Note: High-poverty schools are schools in which 51–100% of students are eligible for free or reduced-price lunch. The shares are obtained using the full 8th grade mathematics sample from the 2017 National Assessment of Educational Progress.

Source: Author’s analysis of microdata from the National Assessment of Educational Progress (NAEP).

Source: Author’s analysis of microdata from the National Assessment of Educational Progress (NAEP), 2017 Mathematics Assessments; 8th grade (U.S. Department of Education, Institute of Education Sciences).

Copy the code below to embed this chart on your website.

In America, race and poverty are intertwined, doubly disadvantaging black students

The known connection between race/ethnicity and poverty in the United States appears in data on the composition of schools attended by for black children. Figure C shows that a black child faces a very high probability of ending up in a school where a majority of her peers are both poor and students of color. While less than 1 in 10 white students (8.4%) attend high-poverty schools with a high share of students of color, six in 10 black students (60.0%) do.

In contrast, about a fourth of white students (23.5%) attend schools where most of their peers are white and not poor, while only 3.1 percent of black children attend such schools.

Figure C

Black children are highly likely to be in high-poverty schools with a high share of students of color, but white children are not: Share of black and white eighth-graders attending low-poverty mostly white schools and and high-poverty schools with high shares of students of color, 2017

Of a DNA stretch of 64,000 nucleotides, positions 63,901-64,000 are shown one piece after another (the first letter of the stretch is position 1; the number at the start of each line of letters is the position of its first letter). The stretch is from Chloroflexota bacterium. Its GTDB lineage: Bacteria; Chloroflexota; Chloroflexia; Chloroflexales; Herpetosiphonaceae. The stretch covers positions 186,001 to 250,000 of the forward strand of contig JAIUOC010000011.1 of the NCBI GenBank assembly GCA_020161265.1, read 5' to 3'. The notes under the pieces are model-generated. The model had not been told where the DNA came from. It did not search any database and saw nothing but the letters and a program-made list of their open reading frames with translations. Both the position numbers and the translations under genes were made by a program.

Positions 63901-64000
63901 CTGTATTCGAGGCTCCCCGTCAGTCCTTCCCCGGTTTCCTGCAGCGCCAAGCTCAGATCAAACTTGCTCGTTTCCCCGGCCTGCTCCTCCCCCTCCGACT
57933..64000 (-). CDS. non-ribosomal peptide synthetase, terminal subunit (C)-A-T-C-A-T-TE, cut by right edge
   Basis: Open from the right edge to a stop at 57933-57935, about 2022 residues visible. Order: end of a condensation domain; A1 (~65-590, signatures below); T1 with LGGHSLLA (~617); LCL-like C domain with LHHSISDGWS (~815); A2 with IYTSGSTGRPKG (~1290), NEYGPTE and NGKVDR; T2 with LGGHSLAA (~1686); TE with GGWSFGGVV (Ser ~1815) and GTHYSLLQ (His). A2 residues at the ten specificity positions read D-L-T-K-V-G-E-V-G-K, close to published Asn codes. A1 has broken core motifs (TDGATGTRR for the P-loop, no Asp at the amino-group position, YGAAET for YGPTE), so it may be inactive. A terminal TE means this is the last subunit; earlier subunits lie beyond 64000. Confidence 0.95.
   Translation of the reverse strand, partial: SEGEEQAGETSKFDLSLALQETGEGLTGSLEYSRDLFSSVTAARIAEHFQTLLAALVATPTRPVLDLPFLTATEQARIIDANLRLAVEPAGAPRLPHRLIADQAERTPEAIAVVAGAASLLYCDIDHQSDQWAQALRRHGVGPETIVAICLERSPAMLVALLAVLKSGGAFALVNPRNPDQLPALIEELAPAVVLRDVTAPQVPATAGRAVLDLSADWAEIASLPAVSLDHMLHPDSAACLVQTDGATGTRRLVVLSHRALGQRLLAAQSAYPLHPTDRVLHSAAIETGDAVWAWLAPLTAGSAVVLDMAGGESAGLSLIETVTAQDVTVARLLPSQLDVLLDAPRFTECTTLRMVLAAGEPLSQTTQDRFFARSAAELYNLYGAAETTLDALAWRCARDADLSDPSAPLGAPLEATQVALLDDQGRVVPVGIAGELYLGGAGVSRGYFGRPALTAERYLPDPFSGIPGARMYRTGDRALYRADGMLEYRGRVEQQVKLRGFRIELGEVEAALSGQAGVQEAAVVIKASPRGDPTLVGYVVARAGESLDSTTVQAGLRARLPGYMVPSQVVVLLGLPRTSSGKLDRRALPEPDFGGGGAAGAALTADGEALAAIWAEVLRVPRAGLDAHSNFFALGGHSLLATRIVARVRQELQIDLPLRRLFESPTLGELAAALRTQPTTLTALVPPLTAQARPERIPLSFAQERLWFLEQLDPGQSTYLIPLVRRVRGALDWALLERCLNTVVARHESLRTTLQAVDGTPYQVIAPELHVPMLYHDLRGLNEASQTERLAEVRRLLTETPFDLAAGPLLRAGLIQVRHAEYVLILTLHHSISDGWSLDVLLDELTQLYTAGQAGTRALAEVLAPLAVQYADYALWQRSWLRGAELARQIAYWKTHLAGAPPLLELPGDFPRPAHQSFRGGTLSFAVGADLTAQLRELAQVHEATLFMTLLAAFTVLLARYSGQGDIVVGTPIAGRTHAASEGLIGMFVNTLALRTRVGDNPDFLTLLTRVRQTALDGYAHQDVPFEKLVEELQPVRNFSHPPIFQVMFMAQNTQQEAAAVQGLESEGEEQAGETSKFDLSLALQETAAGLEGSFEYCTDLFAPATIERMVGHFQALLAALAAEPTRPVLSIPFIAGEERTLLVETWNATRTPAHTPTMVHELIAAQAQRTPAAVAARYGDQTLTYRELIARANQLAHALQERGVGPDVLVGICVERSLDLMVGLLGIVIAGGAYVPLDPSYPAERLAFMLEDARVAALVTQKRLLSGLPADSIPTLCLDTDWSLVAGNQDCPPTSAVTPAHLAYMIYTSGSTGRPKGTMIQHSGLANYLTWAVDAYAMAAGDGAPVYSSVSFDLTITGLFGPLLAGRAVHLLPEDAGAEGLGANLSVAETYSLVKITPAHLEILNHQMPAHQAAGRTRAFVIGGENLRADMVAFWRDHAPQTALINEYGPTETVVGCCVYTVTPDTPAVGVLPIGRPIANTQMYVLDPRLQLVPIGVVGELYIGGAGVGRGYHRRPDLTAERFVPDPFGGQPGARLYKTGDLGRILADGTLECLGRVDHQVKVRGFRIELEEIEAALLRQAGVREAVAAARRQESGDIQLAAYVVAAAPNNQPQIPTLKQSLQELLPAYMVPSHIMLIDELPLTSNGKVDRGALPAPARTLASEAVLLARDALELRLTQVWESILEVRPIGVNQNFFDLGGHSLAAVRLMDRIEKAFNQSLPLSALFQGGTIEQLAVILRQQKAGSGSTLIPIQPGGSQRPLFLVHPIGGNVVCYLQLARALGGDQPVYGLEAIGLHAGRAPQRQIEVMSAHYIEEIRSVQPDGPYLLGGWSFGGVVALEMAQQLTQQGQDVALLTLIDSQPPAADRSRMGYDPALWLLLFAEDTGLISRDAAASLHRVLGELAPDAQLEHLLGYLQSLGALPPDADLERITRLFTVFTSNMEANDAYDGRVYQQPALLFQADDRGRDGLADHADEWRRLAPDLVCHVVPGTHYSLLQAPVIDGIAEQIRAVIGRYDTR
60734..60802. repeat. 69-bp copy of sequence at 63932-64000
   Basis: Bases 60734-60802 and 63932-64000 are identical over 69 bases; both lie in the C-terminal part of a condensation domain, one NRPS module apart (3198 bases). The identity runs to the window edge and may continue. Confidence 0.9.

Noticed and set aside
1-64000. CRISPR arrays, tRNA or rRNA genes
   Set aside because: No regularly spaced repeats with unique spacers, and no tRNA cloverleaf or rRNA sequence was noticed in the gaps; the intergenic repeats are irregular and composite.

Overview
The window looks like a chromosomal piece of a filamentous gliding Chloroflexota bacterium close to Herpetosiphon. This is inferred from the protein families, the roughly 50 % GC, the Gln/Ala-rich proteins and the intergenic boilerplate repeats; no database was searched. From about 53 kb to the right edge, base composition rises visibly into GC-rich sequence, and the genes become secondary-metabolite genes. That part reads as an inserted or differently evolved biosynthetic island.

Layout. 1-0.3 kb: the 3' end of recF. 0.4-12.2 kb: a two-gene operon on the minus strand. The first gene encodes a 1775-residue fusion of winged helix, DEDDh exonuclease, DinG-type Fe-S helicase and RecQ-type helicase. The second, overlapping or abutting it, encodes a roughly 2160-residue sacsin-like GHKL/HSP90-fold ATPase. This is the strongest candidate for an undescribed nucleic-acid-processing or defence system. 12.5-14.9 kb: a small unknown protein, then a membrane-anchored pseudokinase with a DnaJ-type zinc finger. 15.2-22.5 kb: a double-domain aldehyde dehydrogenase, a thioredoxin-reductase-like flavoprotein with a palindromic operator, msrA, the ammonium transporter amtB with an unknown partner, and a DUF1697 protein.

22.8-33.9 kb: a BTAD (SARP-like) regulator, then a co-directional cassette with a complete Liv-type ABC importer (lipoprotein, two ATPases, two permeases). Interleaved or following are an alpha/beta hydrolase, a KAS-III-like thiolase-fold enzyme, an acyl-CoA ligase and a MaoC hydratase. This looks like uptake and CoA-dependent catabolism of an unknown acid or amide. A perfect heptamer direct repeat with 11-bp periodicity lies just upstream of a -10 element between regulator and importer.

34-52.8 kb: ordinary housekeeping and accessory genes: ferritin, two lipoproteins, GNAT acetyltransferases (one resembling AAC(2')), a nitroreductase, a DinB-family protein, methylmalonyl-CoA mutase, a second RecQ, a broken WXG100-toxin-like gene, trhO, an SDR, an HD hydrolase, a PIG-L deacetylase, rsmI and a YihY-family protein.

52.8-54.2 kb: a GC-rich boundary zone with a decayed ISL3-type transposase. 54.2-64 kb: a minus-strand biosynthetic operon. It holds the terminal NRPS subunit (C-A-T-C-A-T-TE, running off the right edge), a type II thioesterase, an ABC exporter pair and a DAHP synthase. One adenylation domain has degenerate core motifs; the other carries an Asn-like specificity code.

Race Low-poverty and mostly white High-poverty and mostly students of color
White 23.5% 8.4%
Black 3.1% 60.0%
ChartData Download data

The data below can be saved or copied directly into Excel.

Notes: Schools with a high concentration of students of color are those in which 51–100% of students are black, Hispanic, Asian, or American Indian. Mostly white schools are those in which more than 75% of students are white. High-poverty schools are schools in which 51–100% of students are eligible for free or reduced-price lunch (FRPL). Low-poverty schools are those in which up to 25% are FRPL-eligible.

Note: Extended notes: Schools with a high concentration of students of color are those in which 51–100% of students are black, Hispanic, Asian, or American Indian. Mostly white schools are those in which more than 75% of students are white. High-poverty schools are schools in which 51–100% of students are eligible for free or reduced-price lunch (FRPL). Low-poverty schools are those in which up to 25% are FRPL eligible. The shares are obtained using the full 8th grade mathematics sample from the 2017 National Assessment of Educational Progress.

Source: Author’s analysis of microdata from the National Assessment of Educational Progress (NAEP).

Source:  Author’s analysis of microdata from the National Assessment of Educational Progress (NAEP), 2017 Mathematics Assessments; 8th grade (U.S. Department of Education, Institute of Education Sciences).

Copy the code below to embed this chart on your website.

When black children have the opportunity to attend the same schools that white children routinely attend, black children perform markedly better on standardized math tests, which we use here as a measure of education performance.